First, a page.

4. Deon Filmer & Lant Pritchett, 2001. "Estimating Wealth Effects Without Expenditure Data—Or Tears: An Application To Educational Enrollments In States Of India," Demography, Springer, vol. 38(1), pages 115-132, February.
    5. Orubuloye, I. O. & Caldwell, John C. & Caldwell, Pat, 1997. "Perceived male sexual needs and male sexual behaviour in southwest Nigeria," Social Science & Medicine, Elsevier, vol. 44(8), pages 1195-1207, April.
    6. Pick, William M. & Obermeyer, Carla Makhlouf, 1996. "Urbanisation, household composition and the reproductive health of women in a South African city," Social Science & Medicine, Elsevier, vol. 43(10), pages 1431-1441, November.
    7. Antony Chapoto & T. S. Jayne & Nicole M. Mason, 2011. "Widows’ Land Security in the Era of HIV/AIDS: Panel Survey Evidence from Zambia," Economic Development and Cultural Change, University of Chicago Press, vol. 59(3), pages 511 - 547.
    8. Adams, Alayne M. & Madhavan, Sangeetha & Simon, Dominique, 2002. "Women's social networks and child survival in Mali," Social Science & Medicine, Elsevier, vol. 54(2), pages 165-178, January.
    9. Patience Aseweh Abor & Gordon Abekah-Nkrumah & Kojo Sakyi & Charles K.D. Adjasi & Joshua Abor, 2011. "The socio-economic determinants of maternal health care utilization in Ghana," International Journal of Social Economics, Emerald Group Publishing, vol. 38(7), pages 628-648, July.
    10. McTavish, Sarah & Moore, Spencer & Harper, Sam & Lynch, John, 2010. "National female literacy, individual socio-economic status, and maternal health care use in sub-Saharan Africa," Social Science & Medicine, Elsevier, vol. 71(11), pages 1958-1963, December.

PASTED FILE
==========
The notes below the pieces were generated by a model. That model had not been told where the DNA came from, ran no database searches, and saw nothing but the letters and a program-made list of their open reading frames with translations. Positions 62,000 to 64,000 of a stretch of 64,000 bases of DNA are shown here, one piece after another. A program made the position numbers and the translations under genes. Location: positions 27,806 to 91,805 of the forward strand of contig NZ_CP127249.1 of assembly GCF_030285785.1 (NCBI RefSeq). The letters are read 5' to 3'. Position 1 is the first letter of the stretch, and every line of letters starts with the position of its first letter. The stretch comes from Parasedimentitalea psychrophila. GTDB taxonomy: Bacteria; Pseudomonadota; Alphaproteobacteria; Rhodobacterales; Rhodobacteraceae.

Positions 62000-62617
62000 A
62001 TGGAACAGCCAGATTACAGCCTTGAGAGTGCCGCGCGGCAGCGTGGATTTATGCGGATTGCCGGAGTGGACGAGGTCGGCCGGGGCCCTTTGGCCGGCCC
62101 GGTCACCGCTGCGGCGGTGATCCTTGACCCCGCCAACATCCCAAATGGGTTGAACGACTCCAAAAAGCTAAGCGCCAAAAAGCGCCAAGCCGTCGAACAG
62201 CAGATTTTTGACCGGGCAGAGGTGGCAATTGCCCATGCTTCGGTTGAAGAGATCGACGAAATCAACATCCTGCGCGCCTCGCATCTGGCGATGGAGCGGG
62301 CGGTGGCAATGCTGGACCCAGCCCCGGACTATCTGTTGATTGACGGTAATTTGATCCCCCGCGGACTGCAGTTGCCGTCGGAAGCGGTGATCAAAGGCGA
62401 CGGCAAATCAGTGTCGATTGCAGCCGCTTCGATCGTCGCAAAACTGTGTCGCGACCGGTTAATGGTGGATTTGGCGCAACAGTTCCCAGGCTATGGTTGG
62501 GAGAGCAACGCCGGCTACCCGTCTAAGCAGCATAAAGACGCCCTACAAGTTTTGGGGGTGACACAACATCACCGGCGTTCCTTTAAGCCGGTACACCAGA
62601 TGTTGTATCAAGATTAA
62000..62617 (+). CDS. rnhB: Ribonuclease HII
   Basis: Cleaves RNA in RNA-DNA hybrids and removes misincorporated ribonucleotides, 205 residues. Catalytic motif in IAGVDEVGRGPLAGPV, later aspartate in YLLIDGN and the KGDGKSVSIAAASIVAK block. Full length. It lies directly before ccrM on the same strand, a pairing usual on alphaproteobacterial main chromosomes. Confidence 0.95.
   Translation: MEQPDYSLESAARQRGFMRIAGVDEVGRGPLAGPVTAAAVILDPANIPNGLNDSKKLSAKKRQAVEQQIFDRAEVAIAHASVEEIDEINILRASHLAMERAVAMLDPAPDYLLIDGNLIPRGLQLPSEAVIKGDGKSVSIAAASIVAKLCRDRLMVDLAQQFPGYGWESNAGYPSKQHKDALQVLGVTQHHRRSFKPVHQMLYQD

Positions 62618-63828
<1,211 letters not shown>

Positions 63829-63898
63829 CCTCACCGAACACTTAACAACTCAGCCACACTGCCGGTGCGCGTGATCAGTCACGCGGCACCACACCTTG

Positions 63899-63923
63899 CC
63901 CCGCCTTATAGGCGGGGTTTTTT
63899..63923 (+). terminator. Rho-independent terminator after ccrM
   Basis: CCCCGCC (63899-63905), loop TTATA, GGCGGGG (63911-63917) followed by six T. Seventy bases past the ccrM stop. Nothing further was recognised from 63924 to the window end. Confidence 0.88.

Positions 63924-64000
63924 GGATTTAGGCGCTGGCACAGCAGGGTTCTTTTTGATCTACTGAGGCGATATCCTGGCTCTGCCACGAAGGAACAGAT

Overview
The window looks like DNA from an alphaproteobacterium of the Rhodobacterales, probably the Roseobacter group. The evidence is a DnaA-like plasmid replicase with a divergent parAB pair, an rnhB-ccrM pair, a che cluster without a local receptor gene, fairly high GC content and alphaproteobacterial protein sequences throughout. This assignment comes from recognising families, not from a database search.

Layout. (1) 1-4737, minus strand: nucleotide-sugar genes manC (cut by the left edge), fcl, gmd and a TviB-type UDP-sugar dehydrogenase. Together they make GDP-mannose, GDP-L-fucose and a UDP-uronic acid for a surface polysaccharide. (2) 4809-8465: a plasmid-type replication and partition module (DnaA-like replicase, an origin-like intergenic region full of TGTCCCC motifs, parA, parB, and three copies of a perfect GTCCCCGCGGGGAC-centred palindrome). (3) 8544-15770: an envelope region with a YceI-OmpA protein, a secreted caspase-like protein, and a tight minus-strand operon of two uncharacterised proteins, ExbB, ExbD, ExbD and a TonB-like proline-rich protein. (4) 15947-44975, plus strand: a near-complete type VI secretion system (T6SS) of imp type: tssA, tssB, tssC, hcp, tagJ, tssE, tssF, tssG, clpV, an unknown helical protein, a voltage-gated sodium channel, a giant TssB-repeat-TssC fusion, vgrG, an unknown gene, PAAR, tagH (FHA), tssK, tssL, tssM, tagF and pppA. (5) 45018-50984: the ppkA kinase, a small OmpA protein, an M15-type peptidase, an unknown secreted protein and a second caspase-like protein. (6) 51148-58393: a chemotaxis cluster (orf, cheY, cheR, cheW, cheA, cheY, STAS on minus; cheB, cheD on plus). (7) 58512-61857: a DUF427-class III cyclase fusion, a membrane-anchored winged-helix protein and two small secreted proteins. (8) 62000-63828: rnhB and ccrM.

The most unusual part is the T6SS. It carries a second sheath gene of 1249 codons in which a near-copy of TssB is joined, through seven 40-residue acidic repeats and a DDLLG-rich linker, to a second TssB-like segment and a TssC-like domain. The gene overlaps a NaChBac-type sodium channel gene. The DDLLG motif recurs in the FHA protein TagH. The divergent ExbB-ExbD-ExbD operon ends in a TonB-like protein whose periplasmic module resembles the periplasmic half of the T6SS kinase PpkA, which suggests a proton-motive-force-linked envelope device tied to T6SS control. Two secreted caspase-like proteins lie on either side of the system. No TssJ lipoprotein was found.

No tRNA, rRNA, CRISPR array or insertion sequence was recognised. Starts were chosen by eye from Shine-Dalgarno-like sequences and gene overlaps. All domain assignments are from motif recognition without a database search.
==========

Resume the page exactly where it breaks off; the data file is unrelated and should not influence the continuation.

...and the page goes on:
11. Bila, Blandine & Egrot, Marc, 2009. "Gender asymmetry in healthcare-facility attendance of people living with HIV/AIDS in Burkina Faso," Social Science & Medicine, Elsevier, vol. 69(6), pages 854-861, September.
    Full references (including those not matched with items on IDEAS)

    Citations

    Lists

    This item is not listed on Wikipedia, on a reading list or among the top items on IDEAS.

    Statistics

    Access and download statistics

    Corrections

    When requesting a correction, please mention this item's handle: RePEc:eee:socmed:v:75:y:2012:i:8:p:1392-1399. See general information about how to correct material in RePEc.

    For technical questions regarding this item, or to correct its authors, title, abstract, bibliographic or download information, contact: (Zhang, Lei).

    If you have authored this item and are not yet registered with RePEc, we encourage you to do it here. This allows to link your profile to this item. It also allows you to accept potential citations to this item that we are uncertain about.

    If references are entirely missing, you can add them using this form.

    If the full references list an item that is present in RePEc, but the system did not link to it, you can help with this form.

    If you know of missing items citing this one, you can help us creating those links by adding the relevant references in the same way as above, for each refering item. If you are a registered author of this item, you may also want to check the "citations" tab in your profile, as there may be some citations waiting for confirmation.

    Please note that corrections may take a couple of weeks to filter through the various RePEc services.